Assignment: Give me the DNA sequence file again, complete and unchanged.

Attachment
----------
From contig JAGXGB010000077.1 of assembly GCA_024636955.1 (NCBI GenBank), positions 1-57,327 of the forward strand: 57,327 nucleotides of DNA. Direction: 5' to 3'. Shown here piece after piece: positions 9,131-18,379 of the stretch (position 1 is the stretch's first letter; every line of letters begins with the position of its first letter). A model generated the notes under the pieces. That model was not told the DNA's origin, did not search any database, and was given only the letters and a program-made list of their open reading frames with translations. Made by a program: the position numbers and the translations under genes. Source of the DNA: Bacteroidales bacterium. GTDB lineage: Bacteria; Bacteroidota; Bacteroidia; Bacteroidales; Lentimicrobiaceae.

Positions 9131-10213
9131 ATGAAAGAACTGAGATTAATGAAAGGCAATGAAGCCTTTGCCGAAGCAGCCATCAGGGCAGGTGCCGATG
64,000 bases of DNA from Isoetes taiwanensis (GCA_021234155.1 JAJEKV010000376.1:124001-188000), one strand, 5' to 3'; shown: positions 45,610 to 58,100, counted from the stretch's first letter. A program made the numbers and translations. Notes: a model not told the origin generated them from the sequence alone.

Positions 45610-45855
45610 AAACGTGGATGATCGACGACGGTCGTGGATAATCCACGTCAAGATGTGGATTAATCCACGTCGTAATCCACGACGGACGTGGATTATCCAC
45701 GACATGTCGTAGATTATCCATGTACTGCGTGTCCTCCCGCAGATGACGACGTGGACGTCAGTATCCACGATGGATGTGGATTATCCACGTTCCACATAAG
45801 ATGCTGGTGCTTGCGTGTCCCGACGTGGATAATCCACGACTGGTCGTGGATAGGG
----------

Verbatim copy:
From contig JAGXGB010000077.1 of assembly GCA_024636955.1 (NCBI GenBank), positions 1-57,327 of the forward strand: 57,327 nucleotides of DNA. Direction: 5' to 3'. Shown here piece after piece: positions 9,131-18,379 of the stretch (position 1 is the stretch's first letter; every line of letters begins with the position of its first letter). A model generated the notes under the pieces. That model was not told the DNA's origin, did not search any database, and was given only the letters and a program-made list of their open reading frames with translations. Made by a program: the position numbers and the translations under genes. Source of the DNA: Bacteroidales bacterium. GTDB lineage: Bacteria; Bacteroidota; Bacteroidia; Bacteroidales; Lentimicrobiaceae.

Positions 9131-10213
9131 ATGAAAGAACTGAGATTAATGAAAGGCAATGAAGCCTTTGCCGAAGCAGCCATCAGGGCAGGTGCCGATG
64,000 bases of DNA from Isoetes taiwanensis (GCA_021234155.1 JAJEKV010000376.1:124001-188000), one strand, 5' to 3'; shown: positions 45,610 to 58,100, counted from the stretch's first letter. A program made the numbers and translations. Notes: a model not told the origin generated them from the sequence alone.

Positions 45610-45855
45610 AAACGTGGATGATCGACGACGGTCGTGGATAATCCACGTCAAGATGTGGATTAATCCACGTCGTAATCCACGACGGACGTGGATTATCCAC
45701 GACATGTCGTAGATTATCCATGTACTGCGTGTCCTCCCGCAGATGACGACGTGGACGTCAGTATCCACGATGGATGTGGATTATCCACGTTCCACATAAG
45801 ATGCTGGTGCTTGCGTGTCCCGACGTGGATAATCCACGACTGGTCGTGGATAGGG